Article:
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A new rail strike in Germany is intensifying European shipper woes amid concerns that supply chain problems will lead to a slowdown of production lines.
Members of the German Train Drivers’ Union (GDL) began a new four-day strike on Saturday, hitting Deutsche Bahn (DB) cargo and passenger services, the rail operator warning customers to expect just 25% of normal capacity, but assuring them freight would continue moving.
DB said: “After the first strike, DB Cargo worked in record time to resolve the backlog of freight trains at its marshalling yards and now has the capacities to keep trains running over the next few days.”
It said it will co-operate with other rail operators to ensure trains transporting essential goods “can be dispatched quickly to meet customers’ orders”.
This latest industrial action comes just a week after a strike that resulted in the suspension of some 300 cargo trains in Germany and an impact felt across the continent.
Chair of the GDL Claus Weselsky said the four-day strike was in response to “bad faith on the part of DB”, which he said had continued to campaign “massively” against the union, rather than “clear the way for negotiations”.
“Our aims are simple, comprehensible and justified: a 3.2% increase in income on the model of the public service and protection of occupational pension,” he added.
“We are also asking for a Coronavirus premium of €600, the improvement of working time, as well as collective agreements for the entire infrastructure, the network, station and service and the workshops.”
DB’ had refused to approve the €600 bonus, a decision that inflamed the union and its announcement to extend the strike to include passenger services led the rail operator to an about-face, in an attempt to ward off the escalation, adding the one-time bonus to the list of topics under consideration.
Rejecting this as a “sham offer”, the GDL action has gone ahead, with European Shippers’ Council secretary-general Godfried Smit saying the effects were again being felt beyond Germany.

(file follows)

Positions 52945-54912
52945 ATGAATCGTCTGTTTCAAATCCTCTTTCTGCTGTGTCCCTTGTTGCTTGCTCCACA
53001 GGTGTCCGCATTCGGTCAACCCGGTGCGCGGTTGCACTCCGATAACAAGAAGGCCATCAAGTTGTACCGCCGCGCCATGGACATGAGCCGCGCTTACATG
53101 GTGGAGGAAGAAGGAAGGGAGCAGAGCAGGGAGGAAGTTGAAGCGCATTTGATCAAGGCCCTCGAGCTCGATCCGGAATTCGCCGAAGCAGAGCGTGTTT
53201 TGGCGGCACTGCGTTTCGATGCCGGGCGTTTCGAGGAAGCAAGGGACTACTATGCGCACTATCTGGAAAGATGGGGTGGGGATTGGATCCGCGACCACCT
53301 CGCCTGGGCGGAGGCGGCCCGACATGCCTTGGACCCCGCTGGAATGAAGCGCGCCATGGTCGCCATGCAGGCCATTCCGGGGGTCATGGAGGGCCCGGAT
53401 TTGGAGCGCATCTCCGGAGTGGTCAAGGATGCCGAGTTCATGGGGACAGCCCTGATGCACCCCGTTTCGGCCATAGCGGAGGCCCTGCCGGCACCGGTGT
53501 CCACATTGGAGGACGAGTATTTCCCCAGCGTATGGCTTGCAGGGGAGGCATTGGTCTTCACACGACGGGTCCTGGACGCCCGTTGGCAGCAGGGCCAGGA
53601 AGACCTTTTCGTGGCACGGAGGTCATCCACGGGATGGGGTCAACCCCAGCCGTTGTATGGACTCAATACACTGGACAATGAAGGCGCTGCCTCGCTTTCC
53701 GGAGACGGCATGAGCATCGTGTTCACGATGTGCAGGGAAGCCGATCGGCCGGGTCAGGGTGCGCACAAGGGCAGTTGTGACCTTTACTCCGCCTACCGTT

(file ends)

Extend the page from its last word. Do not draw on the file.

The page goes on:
“Problems for our members started this weekend and, as rail is transporting goods which cannot be shifted to other modes overnight, this is an additional problem to those already being experienced in the supply chain,” he told The Loadstar. “These include a lack of materials, containers, congestion and high prices.
“We therefore hope the parties will find a solution soon, because if this strike continues for a long time, industries could have to slow production lines.”
Any hopes of a swift fix seem unlikely, however, as even with DB’s addition of the bonus to discussions, the GDL says the rail operator appears intransigent over any wage increase.
The union says the 3.2% increase should take effect immediately but DB wants to pay a 1.5% increase in January with a 1.7% bump in March, citing financial difficulties – in June, its CEO claimed it was “haemorrhaging cash”.
But, the GDL says, with DB having “handsomely paid executives safe at home”, while refusing to pay “those who kept the trains running” ,claims of financial hardship are failing to land a punch.
When asked what shippers could do if the dispute rumbled on, Mr Smit said: “When it comes to finding alternatives to rail, in most cases they do not exist, and in the other cases, only road transport can really offer any alternative, but even there this is not evident.”